Read This, Then That: Oral Musical Histories

March 2, 2023

Originally released in 2009, Greg Prato's  Grunge is Dead (ECW Press) shines a light on the grunge-rock era that was borne out of Seattle in the early 1990s. Just up the coast, the forthcoming  Rubymusic by Connie Kuhns (Caitlin Press) chronicles women musical artists and groups in the 1980s-90s as heard through Rubymusic Radio, a groundbreaking, all-women music show on Vancouver coop radio. We take a closer look at both books below.

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Read this:  Grunge is Dead: The Oral History of Seattle Rock Music by Greg Prato (ECW Press)

Then that:  Rubymusic: A Popular History of Women's Music and Culture by Connie Kuhns (Caitlin Press)


The cover of Grunge is Dead by Greg Prato.

The result of over 130 interviews with musicians and family from bands like Pearl Jam and Alice in Chains, music writer Greg Prato compiled a comprehensive oral history of Seattle's early 90s grunge scene in his book  Grunge is Dead. Of course, no musical movement exists in a vacuum, and Prato's exploration starts in the 1960s with bands like The Sonics, then its rise out of hard-rock and punk scenes in the 1980s, and its inevitable decline in the mid-90s due to both overreaching music executives and widespread drug use. While Prato hears from almost every major band in the grunge movement, it's his conversations with smaller - yet still very influential - local Seattle bands and Riot Grrrls that fleshes out this book into something truly comprehensive and worthy of a revisit.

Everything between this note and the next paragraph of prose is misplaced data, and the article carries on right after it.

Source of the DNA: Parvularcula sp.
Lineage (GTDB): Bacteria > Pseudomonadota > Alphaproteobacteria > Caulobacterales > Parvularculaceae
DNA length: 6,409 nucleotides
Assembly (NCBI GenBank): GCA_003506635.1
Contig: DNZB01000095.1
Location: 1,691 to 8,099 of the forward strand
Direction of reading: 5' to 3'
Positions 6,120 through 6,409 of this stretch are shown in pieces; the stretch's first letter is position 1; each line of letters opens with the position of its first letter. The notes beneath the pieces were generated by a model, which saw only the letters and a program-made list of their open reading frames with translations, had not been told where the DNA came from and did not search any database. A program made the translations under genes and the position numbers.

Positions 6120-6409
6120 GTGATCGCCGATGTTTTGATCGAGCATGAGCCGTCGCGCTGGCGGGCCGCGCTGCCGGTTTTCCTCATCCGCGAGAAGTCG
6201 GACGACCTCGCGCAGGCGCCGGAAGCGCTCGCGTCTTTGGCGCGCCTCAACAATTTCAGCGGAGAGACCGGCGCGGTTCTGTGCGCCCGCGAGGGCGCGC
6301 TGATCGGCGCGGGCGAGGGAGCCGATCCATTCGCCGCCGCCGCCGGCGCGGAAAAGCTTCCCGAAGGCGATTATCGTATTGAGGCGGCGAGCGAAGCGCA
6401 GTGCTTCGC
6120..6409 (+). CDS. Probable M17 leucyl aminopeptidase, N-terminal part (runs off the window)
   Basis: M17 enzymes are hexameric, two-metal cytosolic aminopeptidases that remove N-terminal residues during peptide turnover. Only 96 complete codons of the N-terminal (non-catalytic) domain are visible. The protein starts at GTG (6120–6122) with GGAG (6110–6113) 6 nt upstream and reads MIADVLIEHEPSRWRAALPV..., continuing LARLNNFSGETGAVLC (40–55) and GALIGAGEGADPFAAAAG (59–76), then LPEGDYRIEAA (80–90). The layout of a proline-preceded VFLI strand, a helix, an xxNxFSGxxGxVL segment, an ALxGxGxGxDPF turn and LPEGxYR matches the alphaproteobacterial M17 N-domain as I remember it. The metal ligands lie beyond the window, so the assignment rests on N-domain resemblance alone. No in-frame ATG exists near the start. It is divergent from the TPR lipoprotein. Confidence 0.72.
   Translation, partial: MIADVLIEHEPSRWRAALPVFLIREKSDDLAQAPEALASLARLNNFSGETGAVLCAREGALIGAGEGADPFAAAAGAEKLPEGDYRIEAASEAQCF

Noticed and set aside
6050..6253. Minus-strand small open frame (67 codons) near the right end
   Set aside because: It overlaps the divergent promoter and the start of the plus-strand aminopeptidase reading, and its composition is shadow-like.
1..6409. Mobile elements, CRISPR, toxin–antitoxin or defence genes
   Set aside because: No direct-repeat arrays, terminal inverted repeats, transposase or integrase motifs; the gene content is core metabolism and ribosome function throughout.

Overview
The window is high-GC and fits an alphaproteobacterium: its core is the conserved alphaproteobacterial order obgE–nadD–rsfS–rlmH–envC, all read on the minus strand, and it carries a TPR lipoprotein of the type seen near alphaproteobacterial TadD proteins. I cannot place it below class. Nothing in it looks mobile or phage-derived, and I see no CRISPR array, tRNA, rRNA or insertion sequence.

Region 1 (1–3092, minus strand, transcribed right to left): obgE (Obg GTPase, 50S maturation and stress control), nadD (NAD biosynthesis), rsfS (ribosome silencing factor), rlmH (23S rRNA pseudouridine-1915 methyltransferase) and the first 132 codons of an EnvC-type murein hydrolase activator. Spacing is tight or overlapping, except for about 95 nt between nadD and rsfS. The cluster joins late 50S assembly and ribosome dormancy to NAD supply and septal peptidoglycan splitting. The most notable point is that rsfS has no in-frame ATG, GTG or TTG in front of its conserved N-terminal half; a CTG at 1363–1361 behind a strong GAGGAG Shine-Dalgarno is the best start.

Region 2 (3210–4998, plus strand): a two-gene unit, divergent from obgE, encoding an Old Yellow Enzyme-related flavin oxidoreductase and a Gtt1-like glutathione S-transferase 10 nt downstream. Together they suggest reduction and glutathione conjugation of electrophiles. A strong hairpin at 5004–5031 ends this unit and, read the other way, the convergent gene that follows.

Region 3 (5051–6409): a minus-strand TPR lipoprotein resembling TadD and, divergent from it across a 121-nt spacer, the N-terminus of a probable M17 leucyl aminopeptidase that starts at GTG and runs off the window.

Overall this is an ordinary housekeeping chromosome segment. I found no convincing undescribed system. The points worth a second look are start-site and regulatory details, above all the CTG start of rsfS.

The cover of Rubymusic by Connie Kuhns.

Releasing this March 31, journalist Connie Kuhns's  Rubymusic discusses her Vancouver Coop Radio show of the same name that began in the early 1980s. Her half-hour of all-women's music programming was considered controversial when she pitched it to the station - they asked if there was even enough women's music to fill 30 minutes - but it soon became a platform for the feminist movements growing out of Vancouver's punk and hard rock scenes. This book details Rubymusic's influential 15-year-run as well as some of the landmark interviews with women artists and feminists that the program had over the years: Etta James, Gloria Steinem, and kd lang, to name just a few. In this age of Beyoncé and Taylor Swift, it's hard to imagine that women musicians ever had to fight to be on the radio; and Rubymusic is an excellent viewing window for music fans and feminists alike into that time.


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